The changes to the Bankruptcy Code in 2005 appeared to give trade creditors who supported the debtor in the 20-day period before the filing date a leg up in recovering the value of their shipments by making the claim an administrative priority claim. The changes stopped short of defining the process for payment of such claims resulting in an interpretation that payment can be delayed until confirmation of a reorganization plan, despite the fact that other administrative priority claims are being paid throughout the case. Secured lenders who had a lien on all of the debtor’s inventory also claimed a lien on the inventory shipped in this 20-day period, thereby taking a priority position over the creditors. Shipments in the 20 days preceding the bankruptcy did little more than support the secured lender on the backs of the trade creditors.
The wording of Section 503(b)(9) only addresses actual receipt of goods received in the 20-day window. Frequently in the period leading up to a bankruptcy filing the debtor will have reduced their headcount in favor of hiring temporary workers thereby eliminating the cost of benefits and transferring the obligation of employment taxes to the temporary help agency. Likewise, there are many service providers who support the debtor in the final 20 days by supplying services that go directly into their product or into the operation of the organization. These trade creditors should not be excluded from having an administrative claim for the work performed in the 20 days prior to the filing. The wording of Section 503(b)(9) should be changed to require immediate payment for goods delivered within 20 days prior to the filing in order to encourage creditors to continue extending credit while the company is in financial distress prior to the bankruptcy filing. Section 503(b)(9) should also more clearly define when goods and services are received in order avoid litigation on this issue.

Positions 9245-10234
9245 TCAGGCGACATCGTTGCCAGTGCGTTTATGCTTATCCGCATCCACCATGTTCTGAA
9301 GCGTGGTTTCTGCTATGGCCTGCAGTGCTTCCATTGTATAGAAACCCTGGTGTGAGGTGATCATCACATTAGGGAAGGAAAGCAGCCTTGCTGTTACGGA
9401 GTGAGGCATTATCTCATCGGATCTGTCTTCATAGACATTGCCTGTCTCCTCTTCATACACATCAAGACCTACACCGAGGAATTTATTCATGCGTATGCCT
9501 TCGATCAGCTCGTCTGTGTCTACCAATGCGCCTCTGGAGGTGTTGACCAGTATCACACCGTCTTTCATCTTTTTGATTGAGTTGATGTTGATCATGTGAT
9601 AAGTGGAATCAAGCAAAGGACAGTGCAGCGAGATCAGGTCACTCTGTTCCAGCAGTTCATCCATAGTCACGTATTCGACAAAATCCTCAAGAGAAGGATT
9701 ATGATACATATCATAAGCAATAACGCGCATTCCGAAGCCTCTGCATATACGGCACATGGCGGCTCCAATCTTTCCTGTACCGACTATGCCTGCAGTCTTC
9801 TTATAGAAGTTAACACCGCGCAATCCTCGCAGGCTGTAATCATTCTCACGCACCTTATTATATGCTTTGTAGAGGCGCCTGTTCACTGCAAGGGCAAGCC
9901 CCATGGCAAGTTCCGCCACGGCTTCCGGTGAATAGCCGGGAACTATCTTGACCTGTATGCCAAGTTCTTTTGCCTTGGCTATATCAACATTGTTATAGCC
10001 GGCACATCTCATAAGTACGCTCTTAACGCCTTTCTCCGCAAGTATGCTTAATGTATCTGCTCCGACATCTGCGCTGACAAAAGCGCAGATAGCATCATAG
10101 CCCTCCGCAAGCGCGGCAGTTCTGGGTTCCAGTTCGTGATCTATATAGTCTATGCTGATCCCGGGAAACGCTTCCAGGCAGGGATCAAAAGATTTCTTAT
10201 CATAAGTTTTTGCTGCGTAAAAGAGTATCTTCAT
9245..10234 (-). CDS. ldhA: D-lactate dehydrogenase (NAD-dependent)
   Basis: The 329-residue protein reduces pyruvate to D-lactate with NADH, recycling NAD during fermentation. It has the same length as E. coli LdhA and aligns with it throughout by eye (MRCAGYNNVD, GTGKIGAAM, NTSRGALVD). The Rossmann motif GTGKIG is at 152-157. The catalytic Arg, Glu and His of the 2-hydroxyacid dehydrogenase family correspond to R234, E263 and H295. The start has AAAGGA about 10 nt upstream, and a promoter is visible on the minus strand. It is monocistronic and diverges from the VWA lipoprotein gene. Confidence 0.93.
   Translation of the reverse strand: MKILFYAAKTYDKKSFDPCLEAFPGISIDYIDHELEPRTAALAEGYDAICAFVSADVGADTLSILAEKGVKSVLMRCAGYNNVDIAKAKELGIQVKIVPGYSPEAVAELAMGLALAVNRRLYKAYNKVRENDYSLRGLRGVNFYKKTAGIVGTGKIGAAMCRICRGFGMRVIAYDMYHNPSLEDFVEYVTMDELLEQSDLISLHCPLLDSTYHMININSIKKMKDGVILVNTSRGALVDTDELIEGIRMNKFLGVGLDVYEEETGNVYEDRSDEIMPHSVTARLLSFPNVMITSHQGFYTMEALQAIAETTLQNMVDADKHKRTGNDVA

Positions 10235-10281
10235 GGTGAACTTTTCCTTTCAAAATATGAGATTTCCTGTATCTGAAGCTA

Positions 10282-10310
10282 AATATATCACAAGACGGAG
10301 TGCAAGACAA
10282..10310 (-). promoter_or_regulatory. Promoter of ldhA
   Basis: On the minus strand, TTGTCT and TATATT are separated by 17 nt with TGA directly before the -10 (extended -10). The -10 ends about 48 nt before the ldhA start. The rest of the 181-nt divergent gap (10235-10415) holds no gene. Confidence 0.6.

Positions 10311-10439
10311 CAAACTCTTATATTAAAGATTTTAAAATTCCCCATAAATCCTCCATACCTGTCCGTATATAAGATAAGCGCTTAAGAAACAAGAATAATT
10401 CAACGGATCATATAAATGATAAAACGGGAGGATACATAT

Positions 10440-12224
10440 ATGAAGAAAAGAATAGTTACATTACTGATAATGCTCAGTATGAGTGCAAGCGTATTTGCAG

Trade creditors who supply the debtor with goods and services on open account up until the time of the filing should not have to wait until the conclusion of the case to be paid. As other administrative expenses are paid throughout the case, the administrative priority trade claims should likewise be paid when they fall due. Suppliers of services used in the actual production and distribution of the product or in the ordinary operation of the debtor’s business should receive the same treatment as suppliers of goods. During at least 45 days preceding a bankruptcy filing the majority of debtors filing Chapter 11 are, or should be, fully aware that they are insolvent. Nonetheless, these debtors continue to acquire goods and services on credit terms all for the benefit of their secured lenders whose collateral position is improving as a result. These debtors are at the same time negotiating Chapter 11 financing arrangements with their lenders that grant the lenders first priority security interests in all of the debtors’ assets. Clearly, the debtors are accepting these goods and services on credit terms under false pretenses. Trade creditors would not have extended credit during this time had they known of their customer’s insolvency or planned bankruptcy filing. Adequate remedy has to be provided to the trade creditors.